“Hypertension affects 46% of the adult population in the United States and is a leading risk factor for disability, cardiovascular morbidity, and mortality. Although treatment reduces morbidity and mortality, approximately 17% to 20% of patients using antihypertensive medications have apparent treatment-resistant hypertension, defined as inadequately controlled blood pressure (BP) with 3 antihypertensive medications, including a diuretic, or a requirement for at least 4 antihypertensive medications to achieve adequate control. Compared with patients who require fewer antihypertensive agents, those with apparent treatment-resistant hypertension are at increased risk for cardiovascular and all-cause mortality, independent of BP control. High-quality evidence supports the use … Read More

Post-Transcriptional Genetic Silencing of BCL11A to Treat Sickle Cell Disease

“The standard curative treatment for sickle cell disease is allogeneic hematopoietic stem-cell transplantation. Matched sibling donor transplantation is curative in more than 90% of patients, but limitations include a higher risk of complications in older patients, a risk of severe graft-versus-host disease (GVHD), and lack of an available matched sibling in approximately 80% of cases. [..] In utero and during infancy, the abnormal HbS protein is produced at very low levels because the erythrocytes have not yet shifted from expression of the γ-globin gene (HBG), which encodes the developmentally regulated component of HbF, to expression of the HBB gene, a … Read More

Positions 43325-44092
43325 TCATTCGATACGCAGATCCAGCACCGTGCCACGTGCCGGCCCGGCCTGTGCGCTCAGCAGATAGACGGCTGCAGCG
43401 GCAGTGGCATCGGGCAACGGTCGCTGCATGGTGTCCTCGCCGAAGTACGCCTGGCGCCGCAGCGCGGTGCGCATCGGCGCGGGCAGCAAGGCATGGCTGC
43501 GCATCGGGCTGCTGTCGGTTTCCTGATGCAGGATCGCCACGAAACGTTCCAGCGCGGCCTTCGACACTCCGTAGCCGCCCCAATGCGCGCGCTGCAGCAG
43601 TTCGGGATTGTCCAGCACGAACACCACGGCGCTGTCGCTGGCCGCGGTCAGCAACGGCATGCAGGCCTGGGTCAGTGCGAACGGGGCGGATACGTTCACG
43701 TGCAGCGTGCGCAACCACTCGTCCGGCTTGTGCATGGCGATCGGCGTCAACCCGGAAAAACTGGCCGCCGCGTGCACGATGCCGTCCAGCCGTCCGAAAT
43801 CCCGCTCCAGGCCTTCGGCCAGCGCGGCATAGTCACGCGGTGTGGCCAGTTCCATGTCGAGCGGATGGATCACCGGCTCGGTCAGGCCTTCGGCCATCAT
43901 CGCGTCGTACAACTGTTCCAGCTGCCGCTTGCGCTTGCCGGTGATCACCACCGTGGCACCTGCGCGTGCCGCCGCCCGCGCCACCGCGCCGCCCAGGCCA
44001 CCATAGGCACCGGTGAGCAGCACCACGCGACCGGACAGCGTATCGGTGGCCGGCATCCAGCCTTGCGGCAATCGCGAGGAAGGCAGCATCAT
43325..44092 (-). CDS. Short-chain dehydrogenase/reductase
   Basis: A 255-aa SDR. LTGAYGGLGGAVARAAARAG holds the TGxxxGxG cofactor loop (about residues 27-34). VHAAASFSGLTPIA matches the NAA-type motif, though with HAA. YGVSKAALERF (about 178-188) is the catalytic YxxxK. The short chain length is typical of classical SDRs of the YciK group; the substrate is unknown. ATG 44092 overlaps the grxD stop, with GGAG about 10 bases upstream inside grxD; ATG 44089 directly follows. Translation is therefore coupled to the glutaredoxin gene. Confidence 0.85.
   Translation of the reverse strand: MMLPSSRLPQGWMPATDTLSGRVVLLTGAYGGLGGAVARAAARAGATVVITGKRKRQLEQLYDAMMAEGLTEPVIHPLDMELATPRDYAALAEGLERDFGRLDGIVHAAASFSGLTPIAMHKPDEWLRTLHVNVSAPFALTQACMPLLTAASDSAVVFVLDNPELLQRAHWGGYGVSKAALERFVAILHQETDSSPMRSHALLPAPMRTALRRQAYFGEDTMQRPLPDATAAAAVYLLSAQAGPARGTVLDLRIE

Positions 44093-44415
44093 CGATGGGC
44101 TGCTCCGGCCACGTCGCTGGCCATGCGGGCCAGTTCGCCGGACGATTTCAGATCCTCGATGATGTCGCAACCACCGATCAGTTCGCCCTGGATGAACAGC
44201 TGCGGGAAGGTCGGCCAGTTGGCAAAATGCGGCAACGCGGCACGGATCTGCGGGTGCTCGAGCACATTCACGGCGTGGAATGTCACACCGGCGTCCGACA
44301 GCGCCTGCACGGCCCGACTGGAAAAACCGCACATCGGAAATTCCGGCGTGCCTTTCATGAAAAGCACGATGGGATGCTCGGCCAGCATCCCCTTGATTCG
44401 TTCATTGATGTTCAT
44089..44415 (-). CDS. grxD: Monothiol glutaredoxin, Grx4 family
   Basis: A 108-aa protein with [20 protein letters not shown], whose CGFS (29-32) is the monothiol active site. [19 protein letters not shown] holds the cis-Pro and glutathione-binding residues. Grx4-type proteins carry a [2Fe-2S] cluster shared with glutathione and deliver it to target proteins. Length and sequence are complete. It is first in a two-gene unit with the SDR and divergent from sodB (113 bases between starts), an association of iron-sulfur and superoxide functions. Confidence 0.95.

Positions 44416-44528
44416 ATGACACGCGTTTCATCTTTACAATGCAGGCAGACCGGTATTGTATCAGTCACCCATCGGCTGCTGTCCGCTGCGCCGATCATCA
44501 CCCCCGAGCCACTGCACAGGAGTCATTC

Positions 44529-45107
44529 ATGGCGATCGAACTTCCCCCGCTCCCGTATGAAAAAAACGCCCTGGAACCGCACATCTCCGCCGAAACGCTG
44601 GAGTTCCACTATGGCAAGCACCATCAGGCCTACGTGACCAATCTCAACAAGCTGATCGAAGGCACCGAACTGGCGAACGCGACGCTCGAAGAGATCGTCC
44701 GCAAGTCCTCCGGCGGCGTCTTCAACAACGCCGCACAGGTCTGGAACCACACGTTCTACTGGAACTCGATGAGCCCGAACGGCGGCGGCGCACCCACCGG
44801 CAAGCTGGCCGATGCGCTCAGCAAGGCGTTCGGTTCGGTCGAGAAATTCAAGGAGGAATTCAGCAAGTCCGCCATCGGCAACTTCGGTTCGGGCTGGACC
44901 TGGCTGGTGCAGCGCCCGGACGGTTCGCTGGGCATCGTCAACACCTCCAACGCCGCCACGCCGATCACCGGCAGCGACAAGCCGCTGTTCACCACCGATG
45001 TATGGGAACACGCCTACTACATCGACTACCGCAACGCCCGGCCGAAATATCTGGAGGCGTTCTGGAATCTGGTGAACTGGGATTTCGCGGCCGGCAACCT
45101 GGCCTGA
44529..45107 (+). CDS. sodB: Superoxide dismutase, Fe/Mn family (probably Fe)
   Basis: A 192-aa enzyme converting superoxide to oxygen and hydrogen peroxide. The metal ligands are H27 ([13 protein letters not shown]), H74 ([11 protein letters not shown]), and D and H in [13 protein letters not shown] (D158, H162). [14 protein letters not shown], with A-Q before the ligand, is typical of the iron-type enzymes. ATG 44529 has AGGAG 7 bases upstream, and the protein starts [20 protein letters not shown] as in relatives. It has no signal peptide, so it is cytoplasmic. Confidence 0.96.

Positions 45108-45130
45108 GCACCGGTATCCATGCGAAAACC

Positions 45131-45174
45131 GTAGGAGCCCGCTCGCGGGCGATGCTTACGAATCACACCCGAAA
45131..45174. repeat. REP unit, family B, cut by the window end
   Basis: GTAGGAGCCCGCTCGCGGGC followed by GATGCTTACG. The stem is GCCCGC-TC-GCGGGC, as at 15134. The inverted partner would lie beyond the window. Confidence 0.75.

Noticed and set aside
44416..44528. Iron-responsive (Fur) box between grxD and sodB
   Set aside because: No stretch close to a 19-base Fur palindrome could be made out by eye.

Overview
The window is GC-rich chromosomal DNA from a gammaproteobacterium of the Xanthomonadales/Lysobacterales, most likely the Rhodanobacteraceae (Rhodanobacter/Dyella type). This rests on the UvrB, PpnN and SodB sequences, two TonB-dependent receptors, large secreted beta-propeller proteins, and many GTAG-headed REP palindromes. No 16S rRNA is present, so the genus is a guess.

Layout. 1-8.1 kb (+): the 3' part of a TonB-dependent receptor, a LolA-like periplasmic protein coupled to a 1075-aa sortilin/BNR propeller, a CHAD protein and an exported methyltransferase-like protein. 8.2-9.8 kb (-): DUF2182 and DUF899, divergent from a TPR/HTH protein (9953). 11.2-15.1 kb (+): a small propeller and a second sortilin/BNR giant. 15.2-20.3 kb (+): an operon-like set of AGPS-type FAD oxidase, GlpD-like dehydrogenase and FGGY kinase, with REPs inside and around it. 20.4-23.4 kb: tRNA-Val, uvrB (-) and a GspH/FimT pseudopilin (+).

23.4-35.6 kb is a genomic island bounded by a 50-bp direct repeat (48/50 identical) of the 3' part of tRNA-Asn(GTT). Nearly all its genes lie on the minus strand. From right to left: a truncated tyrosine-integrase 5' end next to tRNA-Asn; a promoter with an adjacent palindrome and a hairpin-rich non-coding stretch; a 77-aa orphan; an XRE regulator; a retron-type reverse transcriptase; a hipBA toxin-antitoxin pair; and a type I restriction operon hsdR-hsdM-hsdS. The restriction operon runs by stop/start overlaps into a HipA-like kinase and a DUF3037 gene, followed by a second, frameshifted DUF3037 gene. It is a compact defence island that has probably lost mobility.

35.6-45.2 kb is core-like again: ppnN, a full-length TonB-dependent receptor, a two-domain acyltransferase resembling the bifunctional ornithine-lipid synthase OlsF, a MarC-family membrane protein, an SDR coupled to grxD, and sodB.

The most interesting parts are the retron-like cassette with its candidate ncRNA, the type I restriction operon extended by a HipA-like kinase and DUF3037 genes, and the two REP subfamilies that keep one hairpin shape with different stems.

Possible Consequences of the Approval of a Disease-Modifying Therapy for Alzheimer Disease

“While the aducanumab clinical trial data are complicated and the path to approval far from clear, approval is certainly possible, and other promising antibodies (such as Biogen’s BAN-2401 and Genentech’s gantenerumab) are just steps behind. Thus, the long-awaited advent of disease-modifying therapy for AD [Alzheimer disease] may be soon upon us, representing a major advance in the battle against AD and a beacon of much-needed hope for patients. [..] The approval of aducanumab or any disease-modifying therapy for AD likely will result in a considerable immediate demand for capacity to provide formal diagnoses of AD dementia, including cognitive and AD … Read More

Efficacy and safety of lowering LDL cholesterol in older patients: a systematic review and meta-analysis of randomised controlled trials

“[Methods] we searched MEDLINE and Embase for articles published between March 1, 2015, and Aug 14, 2020, without any language restrictions. We included randomised controlled trials of cardiovascular outcomes of an LDL cholesterol-lowering drug recommended by the 2018 American College of Cardiology and American Heart Association guidelines, with a median follow-up of at least 2 years and data on older patients (aged ≥75 years). [..] [Findings] Data from six articles were included in the systematic review and meta-analysis, which included 24 trials from the Cholesterol Treatment Trialists’ Collaboration meta-analysis plus five individual trials. Among 244,090 patients from 29 trials, 21,492 … Read More

Screening and Intervention to Prevent Falls and Fractures in Older People

“We assessed the clinical effectiveness and cost-effectiveness of a brief falls-risk screening questionnaire, sent by mail, followed by an exercise program or a multifactorial intervention targeted to persons at increased risk for falls, as compared with no screening in community-dwelling older people. All participants received advice by mail. [Methods] [..] This was a three-group, pragmatic, cluster-randomized, controlled trial with parallel economic evaluation that included 63 general practices in seven rural and urban regions in England. Drawing from their patient registries, general practices contacted community-dwelling persons 70 years of age or older who were living in their own homes. Residents of … Read More